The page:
G. Rita Dudley-Grant, Ph.D., MPH, ABPP, is Clinical Services Director of Virgin Islands Behavioral Services, providing residential/ community based medical/ mental health services for emotionally and behaviorally disturbed youth in the USVI. Career emphasis: capacity expansion for community health, mental health, and substance abuse in the VI, with a focus on children and adolescents, training for graduate psychologists and allied professionals, adolescent and women's mental health, health promotion and protection in the Caribbean. Publications include books, articles and chapters on Clinical psychology and Capacity Expansion in the Caribbean, women's mental health, diversity and spirituality in mental health. She is a member of the Learning Collaborative for Trauma Informed Care systems in the VI and serves on the State Advisory Group, Office of Juvenile Justice and Delinquency Prevention USVI. Dr. Dudley-Grant is a founding member and past president of the Association of Virgin Islands Psychologists. She is a founding member of the Caribbean Alliance of National Psychological Associations, currently serving on the Executive Committee. A fellow of the American Psychological Association (APA) she has been active in all levels of APA or over two decades, presenting on multiculturalism, trauma informed care, women in treatment and psychology and Buddhism. She is the recipient of numerous awards inclusive of an honorary doctorate from her Alma Mater, Simmons College the Heiser Award for State Advocacy from APA in recognition locally and nationally for her advocacy in expanding mental health services to underserved populations.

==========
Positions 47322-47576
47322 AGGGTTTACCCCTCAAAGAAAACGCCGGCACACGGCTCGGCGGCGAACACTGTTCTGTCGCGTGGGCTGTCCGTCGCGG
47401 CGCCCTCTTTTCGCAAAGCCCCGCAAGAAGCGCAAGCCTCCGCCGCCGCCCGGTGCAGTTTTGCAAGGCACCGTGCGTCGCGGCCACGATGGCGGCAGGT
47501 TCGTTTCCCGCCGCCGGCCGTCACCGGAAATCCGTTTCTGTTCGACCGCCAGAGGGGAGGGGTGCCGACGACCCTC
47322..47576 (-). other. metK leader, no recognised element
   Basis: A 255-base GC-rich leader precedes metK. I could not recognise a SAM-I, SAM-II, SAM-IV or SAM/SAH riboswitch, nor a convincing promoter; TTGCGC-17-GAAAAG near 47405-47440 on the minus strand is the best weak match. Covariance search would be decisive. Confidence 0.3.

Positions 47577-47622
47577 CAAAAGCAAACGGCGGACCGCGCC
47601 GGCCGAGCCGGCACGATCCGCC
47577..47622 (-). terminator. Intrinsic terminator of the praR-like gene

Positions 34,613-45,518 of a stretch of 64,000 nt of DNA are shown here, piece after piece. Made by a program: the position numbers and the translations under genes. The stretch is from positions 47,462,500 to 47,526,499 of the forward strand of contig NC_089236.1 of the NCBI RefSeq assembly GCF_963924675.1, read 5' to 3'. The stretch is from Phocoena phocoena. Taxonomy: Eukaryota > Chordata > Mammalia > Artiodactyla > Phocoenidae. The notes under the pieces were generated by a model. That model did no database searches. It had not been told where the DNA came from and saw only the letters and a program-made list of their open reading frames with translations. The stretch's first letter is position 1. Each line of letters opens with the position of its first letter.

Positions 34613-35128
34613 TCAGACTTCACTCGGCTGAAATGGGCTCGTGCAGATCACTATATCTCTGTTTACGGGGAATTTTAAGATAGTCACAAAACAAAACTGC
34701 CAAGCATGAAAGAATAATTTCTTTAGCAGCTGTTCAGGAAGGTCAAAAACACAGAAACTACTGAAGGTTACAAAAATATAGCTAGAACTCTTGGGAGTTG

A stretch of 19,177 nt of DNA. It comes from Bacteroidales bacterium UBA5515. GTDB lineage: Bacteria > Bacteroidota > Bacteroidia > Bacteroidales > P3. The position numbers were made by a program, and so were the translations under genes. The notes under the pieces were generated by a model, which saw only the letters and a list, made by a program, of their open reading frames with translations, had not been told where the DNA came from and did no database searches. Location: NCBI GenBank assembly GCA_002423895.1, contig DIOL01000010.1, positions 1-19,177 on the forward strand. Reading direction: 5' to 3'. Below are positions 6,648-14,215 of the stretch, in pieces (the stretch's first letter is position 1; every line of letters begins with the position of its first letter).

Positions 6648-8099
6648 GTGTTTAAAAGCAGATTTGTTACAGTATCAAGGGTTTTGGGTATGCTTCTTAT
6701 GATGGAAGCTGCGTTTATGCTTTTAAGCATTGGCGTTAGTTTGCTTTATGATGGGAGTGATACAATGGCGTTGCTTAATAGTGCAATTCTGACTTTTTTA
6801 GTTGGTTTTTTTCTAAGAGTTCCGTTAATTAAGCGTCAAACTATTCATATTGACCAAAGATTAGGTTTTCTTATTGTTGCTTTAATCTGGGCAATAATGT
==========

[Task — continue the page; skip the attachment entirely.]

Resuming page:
Josette Sam, MSc, Barbados
Ms. Josette Sam is a Clinical Psychologist at the Child Care Board in Barbados. She engages in clinical practice with children, adolescents and families, with a primary focus on families with children who have been abused. She also engages in psychoeducational activities in various settings.
Ms. Sam holds a MSc. in Clinical Psychology from the University of the West Indies, Mona Campus as well as BA Psychology from UWI, Cave Hill Campus. She gained her clinical experience at the Psychiatric Hospital, the Child Care Board and the Jamaica Defence Force.
She is also a Lieutenant in the Barbados Defence Force Reserve element and has engaged in various disaster training geared towards First Responders. She was recently deployed to Dominica and Barbuda post hurricanes Maria and Irma respectively, to offer psychosocial support to the deployed troops. She is part of a team that continues to give such support locally and regionally.